Potential transformers let metering devices measure high-voltage power sources that it otherwise could not handle. A potential transformer performs like an accurate step-down transformer. The high-voltage side of the transformer wires directly to a voltage source, and a metering device connects to the low-voltage side. This allows technicians to monitor dangerous high-voltage circuits without exposing themselves to the circuit. A potential transformer's low-voltage side does not have the ability to withstand high-current loads like a typical step-down transformer. A potential transformer's low-current load is relatively small in size when compared to a standard step-down transformer.
Things You'll Need
- Flat-head screwdriver
- Metering device
Inspect the potential transformer's wiring guide. Identify the color-coded high-voltage wires and the maximum input-voltage rating. Identify the color-coded low-voltage wires and the output voltage. The potential transformer's high voltage side must connect to a power source below its maximum rating. The wiring guide also states the potential transformer's ratio.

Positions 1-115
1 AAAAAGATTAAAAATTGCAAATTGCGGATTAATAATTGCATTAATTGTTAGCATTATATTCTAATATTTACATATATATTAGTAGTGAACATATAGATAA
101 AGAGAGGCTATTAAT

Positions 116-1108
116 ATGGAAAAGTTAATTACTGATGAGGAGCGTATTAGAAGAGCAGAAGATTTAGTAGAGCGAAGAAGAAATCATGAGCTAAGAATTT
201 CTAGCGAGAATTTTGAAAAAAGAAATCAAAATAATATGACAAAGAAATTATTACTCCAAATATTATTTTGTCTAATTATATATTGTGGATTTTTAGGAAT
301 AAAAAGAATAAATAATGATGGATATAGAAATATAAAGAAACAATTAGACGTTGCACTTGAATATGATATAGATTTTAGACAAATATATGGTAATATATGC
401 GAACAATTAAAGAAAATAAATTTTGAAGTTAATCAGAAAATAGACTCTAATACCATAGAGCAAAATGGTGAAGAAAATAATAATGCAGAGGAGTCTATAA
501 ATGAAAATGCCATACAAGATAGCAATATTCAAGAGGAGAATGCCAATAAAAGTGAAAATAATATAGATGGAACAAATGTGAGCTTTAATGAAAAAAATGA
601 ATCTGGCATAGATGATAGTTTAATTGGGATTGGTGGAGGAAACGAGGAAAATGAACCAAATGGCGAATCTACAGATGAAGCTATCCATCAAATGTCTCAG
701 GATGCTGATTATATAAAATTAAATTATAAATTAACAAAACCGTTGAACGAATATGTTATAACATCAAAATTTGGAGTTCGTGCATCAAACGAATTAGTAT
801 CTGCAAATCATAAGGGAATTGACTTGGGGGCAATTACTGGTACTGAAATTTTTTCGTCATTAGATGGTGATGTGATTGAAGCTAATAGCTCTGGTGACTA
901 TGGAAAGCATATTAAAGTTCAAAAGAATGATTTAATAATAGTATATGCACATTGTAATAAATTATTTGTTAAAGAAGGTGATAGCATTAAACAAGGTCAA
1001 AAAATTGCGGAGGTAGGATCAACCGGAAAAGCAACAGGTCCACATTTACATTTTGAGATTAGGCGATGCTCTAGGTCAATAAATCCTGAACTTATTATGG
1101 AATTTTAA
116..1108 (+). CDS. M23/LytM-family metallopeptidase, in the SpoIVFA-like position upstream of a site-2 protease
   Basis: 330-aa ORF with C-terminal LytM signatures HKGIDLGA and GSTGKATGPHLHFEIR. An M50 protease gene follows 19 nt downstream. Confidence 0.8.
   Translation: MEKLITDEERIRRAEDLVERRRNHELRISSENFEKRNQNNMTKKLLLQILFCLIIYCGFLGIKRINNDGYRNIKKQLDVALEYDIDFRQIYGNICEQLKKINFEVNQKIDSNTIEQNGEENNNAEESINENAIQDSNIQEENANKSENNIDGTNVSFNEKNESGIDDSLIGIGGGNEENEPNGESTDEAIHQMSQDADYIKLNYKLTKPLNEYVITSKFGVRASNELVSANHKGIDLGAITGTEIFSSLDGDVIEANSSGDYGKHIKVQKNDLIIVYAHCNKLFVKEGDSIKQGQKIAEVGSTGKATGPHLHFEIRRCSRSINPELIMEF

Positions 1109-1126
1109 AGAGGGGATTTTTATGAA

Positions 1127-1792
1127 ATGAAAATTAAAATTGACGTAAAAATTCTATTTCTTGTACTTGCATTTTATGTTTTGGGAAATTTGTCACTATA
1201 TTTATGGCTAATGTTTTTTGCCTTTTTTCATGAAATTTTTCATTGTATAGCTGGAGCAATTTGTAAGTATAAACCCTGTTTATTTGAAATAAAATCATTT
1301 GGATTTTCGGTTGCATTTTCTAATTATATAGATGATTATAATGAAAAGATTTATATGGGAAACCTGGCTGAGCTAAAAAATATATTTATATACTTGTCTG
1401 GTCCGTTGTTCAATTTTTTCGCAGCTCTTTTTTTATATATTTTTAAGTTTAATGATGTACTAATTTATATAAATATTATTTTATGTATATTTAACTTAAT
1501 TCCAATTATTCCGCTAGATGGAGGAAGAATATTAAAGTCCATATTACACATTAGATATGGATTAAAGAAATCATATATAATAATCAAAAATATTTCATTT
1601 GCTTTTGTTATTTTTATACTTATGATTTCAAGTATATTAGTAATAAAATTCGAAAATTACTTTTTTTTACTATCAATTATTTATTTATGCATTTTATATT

Turn the high-voltage power source off, if possible. Usually the power source will have a circuit breaker labeled "Main."
Inspect the power source's terminal block. Single-phase equipment uses two hot terminals--"L1" and "L2"--and three-phase equipment uses three hot terminals--"L1" "L2" and "L3." The terminal block provides a convenient place for a potential transformer to connect to the power source.
Connect the potential transformer's color-coded high-voltage wires to the power source's terminal block. Connect the wire labeled "L1" to the "L1" terminal, the "L2" wire to the "L2" terminal and, if used, the "L3" wire to the "L3" terminal. If the terminal block uses retaining screws to hold the wires in place, then loosen the terminal block's retaining screws with a flat-head screwdriver, slip each of the potential transformer's high-voltage wires into its respective terminal and tighten the retaining screws. If the terminal block uses wire connectors, then slip each of the potential transformer's wires into its respective connector.
Connect the metering device to the transformer's low-voltage terminal screws. Often the device screws directly to the transformer's terminals. If the device requires wire between the transformer and the device, then use the shortest wire possible and wrap the wire around the terminal screw before tightening the screw.
- Photo Credit High Voltage Transformer image by Andrzej Thiel from Fotolia.com
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